Teacher Shortage: Federal Loan Forgiveness Bill Introduced

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On the heels of rural teacher loan forgiveness legislation recently signed in Wisconsin, Congressmen Mark Takano (D-CA) and Richard Hanna (R-NY) have introduced bipartisan federal legislation to improve teacher recruitment and retention by making loan forgiveness options more accessible to educators. The bill is a response to a national teacher shortage that is making it difficult for school districts to fill open positions. Enrollment in teacher preparation programs dropped by 30 percent between 2010 and 2014.

There are two primary federal loan forgiveness programs available to teachers. The Stafford Student Loan Forgiveness (SSLF) program provides debt relief after five years in the classroom, and the Public Service Loan Forgiveness (PSLF) program discharges any remaining debt after 10 years of public service, including teaching. Teachers are currently not permitted to simultaneously qualify for both programs. Achieving eligibility for a full discharge of their loans through PSLF requires teachers to serve an additional decade after qualifying for the SSLF program – a total of 15 years.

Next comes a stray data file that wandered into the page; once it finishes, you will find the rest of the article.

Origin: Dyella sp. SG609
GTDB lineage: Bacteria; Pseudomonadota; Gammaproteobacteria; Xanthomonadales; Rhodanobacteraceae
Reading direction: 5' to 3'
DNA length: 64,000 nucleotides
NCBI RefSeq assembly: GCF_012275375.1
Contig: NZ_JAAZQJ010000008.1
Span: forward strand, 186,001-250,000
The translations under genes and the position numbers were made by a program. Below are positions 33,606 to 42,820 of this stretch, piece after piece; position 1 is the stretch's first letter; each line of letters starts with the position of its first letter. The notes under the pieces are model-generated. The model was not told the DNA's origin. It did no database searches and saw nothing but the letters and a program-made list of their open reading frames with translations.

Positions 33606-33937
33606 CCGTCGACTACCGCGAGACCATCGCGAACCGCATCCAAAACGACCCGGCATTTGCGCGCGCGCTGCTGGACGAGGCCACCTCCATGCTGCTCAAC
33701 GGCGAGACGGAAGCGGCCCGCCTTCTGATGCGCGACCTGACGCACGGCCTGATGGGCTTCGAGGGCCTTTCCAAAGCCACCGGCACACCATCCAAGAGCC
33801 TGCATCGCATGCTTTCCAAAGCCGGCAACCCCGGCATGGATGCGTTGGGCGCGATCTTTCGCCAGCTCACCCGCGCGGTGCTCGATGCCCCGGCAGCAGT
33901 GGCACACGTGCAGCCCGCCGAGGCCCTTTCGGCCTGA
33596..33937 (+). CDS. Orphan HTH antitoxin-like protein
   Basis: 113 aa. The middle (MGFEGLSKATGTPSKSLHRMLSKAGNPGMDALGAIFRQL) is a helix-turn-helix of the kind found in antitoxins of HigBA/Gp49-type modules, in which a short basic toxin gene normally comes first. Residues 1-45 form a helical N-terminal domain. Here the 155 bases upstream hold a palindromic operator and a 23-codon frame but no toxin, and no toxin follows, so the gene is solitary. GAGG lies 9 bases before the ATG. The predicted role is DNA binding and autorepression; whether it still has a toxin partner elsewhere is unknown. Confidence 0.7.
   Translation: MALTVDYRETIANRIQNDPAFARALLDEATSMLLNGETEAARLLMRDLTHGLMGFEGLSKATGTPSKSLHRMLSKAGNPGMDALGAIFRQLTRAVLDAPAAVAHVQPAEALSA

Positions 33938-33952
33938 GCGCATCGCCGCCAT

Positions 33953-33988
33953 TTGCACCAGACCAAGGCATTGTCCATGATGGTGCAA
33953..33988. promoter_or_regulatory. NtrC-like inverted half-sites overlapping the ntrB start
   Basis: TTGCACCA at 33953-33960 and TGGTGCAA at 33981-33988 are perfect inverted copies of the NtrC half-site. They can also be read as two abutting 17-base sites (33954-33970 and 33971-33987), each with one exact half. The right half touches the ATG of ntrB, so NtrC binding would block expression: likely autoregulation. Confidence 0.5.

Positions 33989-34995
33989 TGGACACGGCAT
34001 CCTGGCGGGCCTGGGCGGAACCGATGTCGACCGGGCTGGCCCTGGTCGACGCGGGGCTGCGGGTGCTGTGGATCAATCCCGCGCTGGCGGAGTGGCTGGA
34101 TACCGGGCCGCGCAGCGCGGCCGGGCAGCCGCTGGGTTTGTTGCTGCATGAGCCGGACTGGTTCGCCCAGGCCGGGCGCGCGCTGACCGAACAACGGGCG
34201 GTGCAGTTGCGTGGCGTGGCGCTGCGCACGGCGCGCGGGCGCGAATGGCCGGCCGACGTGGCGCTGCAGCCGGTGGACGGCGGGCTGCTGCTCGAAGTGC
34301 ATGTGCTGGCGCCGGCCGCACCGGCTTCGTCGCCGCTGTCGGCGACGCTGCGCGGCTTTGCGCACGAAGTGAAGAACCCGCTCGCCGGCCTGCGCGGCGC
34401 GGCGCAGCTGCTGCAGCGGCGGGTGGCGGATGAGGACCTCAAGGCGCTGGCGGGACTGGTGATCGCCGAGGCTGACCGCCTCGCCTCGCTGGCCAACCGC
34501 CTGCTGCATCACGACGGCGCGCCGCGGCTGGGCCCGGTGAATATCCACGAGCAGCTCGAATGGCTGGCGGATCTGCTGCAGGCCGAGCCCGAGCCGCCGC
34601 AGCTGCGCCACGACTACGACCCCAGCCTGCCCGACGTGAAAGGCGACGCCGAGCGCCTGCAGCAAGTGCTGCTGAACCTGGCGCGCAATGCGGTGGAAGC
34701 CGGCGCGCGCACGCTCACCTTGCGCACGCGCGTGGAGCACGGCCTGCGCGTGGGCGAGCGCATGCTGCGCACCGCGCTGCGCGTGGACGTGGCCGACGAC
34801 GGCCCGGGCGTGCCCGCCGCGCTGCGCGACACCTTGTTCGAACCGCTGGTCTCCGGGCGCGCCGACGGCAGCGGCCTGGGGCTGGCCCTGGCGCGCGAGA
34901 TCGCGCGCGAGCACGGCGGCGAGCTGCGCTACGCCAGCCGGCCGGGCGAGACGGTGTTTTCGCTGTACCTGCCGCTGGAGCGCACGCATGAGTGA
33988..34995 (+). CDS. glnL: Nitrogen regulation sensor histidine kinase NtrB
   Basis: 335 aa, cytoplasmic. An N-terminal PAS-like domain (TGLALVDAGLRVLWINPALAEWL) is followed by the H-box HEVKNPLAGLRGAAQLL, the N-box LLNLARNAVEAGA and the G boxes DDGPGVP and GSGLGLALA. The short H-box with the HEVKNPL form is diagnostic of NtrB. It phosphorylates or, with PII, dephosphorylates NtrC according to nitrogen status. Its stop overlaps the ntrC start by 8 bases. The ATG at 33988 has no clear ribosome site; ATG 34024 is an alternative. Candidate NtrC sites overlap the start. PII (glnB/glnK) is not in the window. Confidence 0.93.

The Teacher Debt Relief Act would incentivize teachers to enter and remain in the classroom by allowing their classroom service to concurrently qualify for both loan forgiveness programs.

“Under current law, teacher loan forgiveness programs are not well-aligned and as a result create duplicitous and conflicting standards that make it challenging for teachers to receive repayment assistance,” Rep. Hanna said. “The commonsense fix this bill makes to existing debt relief programs will ensure that they work better for young, talented teachers eager to enter the workforce and serve in high-need communities throughout our country, like in Utica and Binghamton, New York.”